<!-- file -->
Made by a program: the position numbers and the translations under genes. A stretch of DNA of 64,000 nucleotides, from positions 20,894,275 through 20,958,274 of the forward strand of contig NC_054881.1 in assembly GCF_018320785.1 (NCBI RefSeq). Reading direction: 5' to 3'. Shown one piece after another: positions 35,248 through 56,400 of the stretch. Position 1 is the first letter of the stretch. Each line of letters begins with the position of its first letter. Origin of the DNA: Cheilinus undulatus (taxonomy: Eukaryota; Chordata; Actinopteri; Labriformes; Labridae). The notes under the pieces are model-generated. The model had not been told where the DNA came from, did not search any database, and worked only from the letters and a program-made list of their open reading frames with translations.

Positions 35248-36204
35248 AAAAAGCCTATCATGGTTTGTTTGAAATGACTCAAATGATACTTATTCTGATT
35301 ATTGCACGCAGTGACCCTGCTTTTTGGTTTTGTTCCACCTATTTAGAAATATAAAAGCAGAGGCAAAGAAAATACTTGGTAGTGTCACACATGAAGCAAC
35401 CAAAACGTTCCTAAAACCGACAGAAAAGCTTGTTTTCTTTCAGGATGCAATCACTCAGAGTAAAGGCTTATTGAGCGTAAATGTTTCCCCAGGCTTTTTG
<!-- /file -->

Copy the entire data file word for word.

Made by a program: the position numbers and the translations under genes. A stretch of DNA of 64,000 nucleotides, from positions 20,894,275 through 20,958,274 of the forward strand of contig NC_054881.1 in assembly GCF_018320785.1 (NCBI RefSeq). Reading direction: 5' to 3'. Shown one piece after another: positions 35,248 through 56,400 of the stretch. Position 1 is the first letter of the stretch. Each line of letters begins with the position of its first letter. Origin of the DNA: Cheilinus undulatus (taxonomy: Eukaryota; Chordata; Actinopteri; Labriformes; Labridae). The notes under the pieces are model-generated. The model had not been told where the DNA came from, did not search any database, and worked only from the letters and a program-made list of their open reading frames with translations.

Positions 35248-36204
35248 AAAAAGCCTATCATGGTTTGTTTGAAATGACTCAAATGATACTTATTCTGATT
35301 ATTGCACGCAGTGACCCTGCTTTTTGGTTTTGTTCCACCTATTTAGAAATATAAAAGCAGAGGCAAAGAAAATACTTGGTAGTGTCACACATGAAGCAAC
35401 CAAAACGTTCCTAAAACCGACAGAAAAGCTTGTTTTCTTTCAGGATGCAATCACTCAGAGTAAAGGCTTATTGAGCGTAAATGTTTCCCCAGGCTTTTTG